Your Cart is Empty

Continue Shopping

What is Pneumonia?

November 27, 2020 2 min read

What is Pneumonia?


Pneumonia is a fairly common lung condition which is potentially very serious. It was once greatly feared because of its high mortality rate but in modern times it is generally curable with antibiotic treatment.

Pneumonia is an acute illness affecting the lower respiratory tract. Inflammation causes the alveoli, the tiny sacs where gas exchange takes place, to fill up with fluid. This impacts on lung functioning. Sometimes the inflammation also affects the lower bronchi and the pleura, which are the membranes lining the lungs.

What are the symptoms of pneumonia?

The symptoms include:

  • Fever
  • Cough
  • Breathlessness/wheezing
  • Confusion
  • Aches and pains
  • Coughing up blood

These symptoms may come on very rapidly and where breathing is rapid and/or there is confusion, the illness is severe and requires prompt medical attention.

What causes it?

Pneumonia is often, but not always, caused by infection. The causative organism may be bacterial, viral or fungal, with the bacterium Streptococcus pneumoniabeing a particularly common cause. Some specific environmental/occupational exposures may also cause pneumonia. One example is Legionella pneumophilawhich may be present in faulty air conditioning systems which causes a specific type of pneumonia called Legionnaire's disease. Another is Chlamydia psittaciwhich is a bacterium transmitted by birds, including parrots, to humans and which causes an infection called psittacosis, which may lead to pneumonia. There is also opportunistic pneumonia, where a normally benign organism infects someone with lowered immunity (e.g. someone with HIV/AIDS). Pneumonia can also occur by inhalation of stomach contents, typically after a stroke. It is also common in intensive care units and associated with invasive treatments such as mechanical ventilation, which tend to introduce infection into an already very sick patient. Doctors often divide pneumonia into two main groups: community-acquired pneumonia and hospital-acquired pneumonia, depending on where the patient most likely acquired the illness.

Who is most at risk?

Anyone who has compromised immunity is more at risk of acquiring it in the first place. Then there are groups for which pneumonia is more likely to be serious and lead to complications. These include:

  • Babies and infants (those under 5)
  • Older people (those over 65)
  • People with diabetes
  • People with long-term heart, lung or kidney disease
  • People with cancer, especially if they are having chemotherapy

Smoking and alcohol abuse are also significant risk factors for severe pneumonia.

What is the treatment for pneumonia?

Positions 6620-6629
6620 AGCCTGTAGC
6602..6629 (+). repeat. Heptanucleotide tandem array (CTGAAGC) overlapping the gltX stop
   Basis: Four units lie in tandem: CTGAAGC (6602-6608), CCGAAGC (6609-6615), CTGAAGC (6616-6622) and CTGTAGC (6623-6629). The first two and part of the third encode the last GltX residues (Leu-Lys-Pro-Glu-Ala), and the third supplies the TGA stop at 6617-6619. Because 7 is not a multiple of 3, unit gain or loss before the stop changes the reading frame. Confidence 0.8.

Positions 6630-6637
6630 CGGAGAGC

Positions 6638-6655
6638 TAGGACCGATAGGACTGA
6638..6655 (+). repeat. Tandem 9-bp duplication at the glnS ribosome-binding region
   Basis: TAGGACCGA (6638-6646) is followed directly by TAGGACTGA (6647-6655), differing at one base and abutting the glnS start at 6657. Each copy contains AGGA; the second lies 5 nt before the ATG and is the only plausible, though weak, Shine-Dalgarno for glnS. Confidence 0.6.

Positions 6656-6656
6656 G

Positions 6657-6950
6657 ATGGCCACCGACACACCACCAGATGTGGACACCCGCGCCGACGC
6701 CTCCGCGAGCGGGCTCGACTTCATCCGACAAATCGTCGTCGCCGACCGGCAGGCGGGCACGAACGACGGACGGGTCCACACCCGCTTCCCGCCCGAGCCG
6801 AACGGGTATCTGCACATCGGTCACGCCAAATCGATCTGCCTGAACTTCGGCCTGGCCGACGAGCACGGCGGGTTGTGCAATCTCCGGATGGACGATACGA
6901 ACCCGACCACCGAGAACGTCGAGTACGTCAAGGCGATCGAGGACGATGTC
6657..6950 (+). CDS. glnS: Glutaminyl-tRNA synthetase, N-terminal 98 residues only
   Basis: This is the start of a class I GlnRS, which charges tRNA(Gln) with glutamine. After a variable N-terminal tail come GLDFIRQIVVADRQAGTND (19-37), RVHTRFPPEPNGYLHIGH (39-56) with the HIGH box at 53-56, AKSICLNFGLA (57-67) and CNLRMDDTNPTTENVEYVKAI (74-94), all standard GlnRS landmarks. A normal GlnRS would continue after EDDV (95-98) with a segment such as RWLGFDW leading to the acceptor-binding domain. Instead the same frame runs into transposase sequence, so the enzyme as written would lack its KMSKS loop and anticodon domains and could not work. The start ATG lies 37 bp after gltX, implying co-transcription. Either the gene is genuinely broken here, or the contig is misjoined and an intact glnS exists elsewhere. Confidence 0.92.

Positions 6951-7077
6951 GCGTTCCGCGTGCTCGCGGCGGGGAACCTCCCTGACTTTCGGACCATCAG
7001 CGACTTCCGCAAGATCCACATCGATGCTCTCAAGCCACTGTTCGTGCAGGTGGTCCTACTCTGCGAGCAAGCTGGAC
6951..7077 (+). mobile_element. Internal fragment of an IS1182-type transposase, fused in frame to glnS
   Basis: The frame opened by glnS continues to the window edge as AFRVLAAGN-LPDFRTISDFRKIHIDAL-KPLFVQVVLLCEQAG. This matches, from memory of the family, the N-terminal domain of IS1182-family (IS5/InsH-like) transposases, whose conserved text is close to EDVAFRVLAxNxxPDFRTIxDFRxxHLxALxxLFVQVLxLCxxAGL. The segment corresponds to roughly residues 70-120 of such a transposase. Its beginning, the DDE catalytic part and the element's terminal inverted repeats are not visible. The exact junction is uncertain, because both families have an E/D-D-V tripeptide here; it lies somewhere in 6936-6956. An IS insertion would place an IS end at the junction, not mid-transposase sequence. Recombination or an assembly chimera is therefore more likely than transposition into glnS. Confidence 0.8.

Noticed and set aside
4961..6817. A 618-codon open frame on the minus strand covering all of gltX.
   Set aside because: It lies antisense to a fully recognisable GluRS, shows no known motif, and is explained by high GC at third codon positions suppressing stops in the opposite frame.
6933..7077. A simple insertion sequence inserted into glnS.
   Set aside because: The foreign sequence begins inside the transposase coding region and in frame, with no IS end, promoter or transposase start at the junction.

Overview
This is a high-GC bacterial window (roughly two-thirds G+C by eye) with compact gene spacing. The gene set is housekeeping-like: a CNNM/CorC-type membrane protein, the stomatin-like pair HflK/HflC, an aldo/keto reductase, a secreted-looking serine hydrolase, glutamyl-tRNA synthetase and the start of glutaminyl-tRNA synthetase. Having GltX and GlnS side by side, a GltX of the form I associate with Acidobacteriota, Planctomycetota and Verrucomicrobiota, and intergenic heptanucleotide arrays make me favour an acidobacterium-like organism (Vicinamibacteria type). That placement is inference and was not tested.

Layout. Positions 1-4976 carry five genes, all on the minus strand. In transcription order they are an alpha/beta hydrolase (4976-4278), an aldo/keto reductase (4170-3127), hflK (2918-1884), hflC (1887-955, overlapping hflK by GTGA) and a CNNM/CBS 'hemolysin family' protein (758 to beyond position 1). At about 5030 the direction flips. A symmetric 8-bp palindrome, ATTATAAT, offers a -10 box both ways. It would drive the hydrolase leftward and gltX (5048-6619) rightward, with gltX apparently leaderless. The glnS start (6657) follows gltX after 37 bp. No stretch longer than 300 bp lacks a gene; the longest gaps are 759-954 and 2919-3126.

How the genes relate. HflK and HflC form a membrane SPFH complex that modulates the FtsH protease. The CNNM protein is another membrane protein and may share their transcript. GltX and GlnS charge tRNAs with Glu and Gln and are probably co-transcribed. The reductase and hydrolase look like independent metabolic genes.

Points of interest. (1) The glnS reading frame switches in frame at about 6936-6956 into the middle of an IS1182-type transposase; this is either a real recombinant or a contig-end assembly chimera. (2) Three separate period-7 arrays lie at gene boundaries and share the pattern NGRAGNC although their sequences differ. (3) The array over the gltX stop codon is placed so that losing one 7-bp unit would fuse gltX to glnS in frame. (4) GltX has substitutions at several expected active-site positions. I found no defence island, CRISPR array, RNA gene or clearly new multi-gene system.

Often, pneumonia can be treated at home, by rest, fluids and antibiotics. In more severe cases, hospital admission may be needed and intravenous antibiotics and oxygen may be needed. There is a vaccine available for the most common form of pneumonia (S.pneumoniae) and since it may follow a dose of the flu, at-risk groups should make sure they attend for their free flu vaccination every year.

What is the outlook/prognosis?

Pneumonia is a much more serious infection than colds or flu. Before the advent of antibiotics, it was often fatal. Today, while most people do recover completely, there is still a significant mortality rate, which rises to 50 per cent in the intensive care unit setting.

Also in News

The Language of Asthma


The Language of Asthma

November 27, 2020 4 min read

Because we thought it would be helpful to you, we have set ourselves the task of compiling an allergy glossary. In this glossary we're trying to define and describe all the terms you might come across if you have asthma, or another allergic disease. The first installment consists of 'the language of asthma' i.e. the ten most important asthma terms.
Air Pollution Kills 13 Londoners Each Day


Air Pollution Kills 13 Londoners Each Day

November 27, 2020 2 min read

It is tragic that 13 cyclists have died on London's roads so far this year. But did you know that nearly 13 people a day die from inhaling pollution in the capital? It's long been known that air pollution causes 4,000 Londoners to die prematurely each year...
Exposure to Particulate Pollution in Europe


Exposure to Particulate Pollution in Europe

November 27, 2020 3 min read

A new scientific analysis of pollution data and recorded deaths reveals that fine particulate pollution exposure is linked to natural-cause mortality in a number of European countries, including the United Kingdom, The Netherlands and Switzerland. The new report is part of the European Study of Cohorts for Air Pollution Effects (ESCAPE)...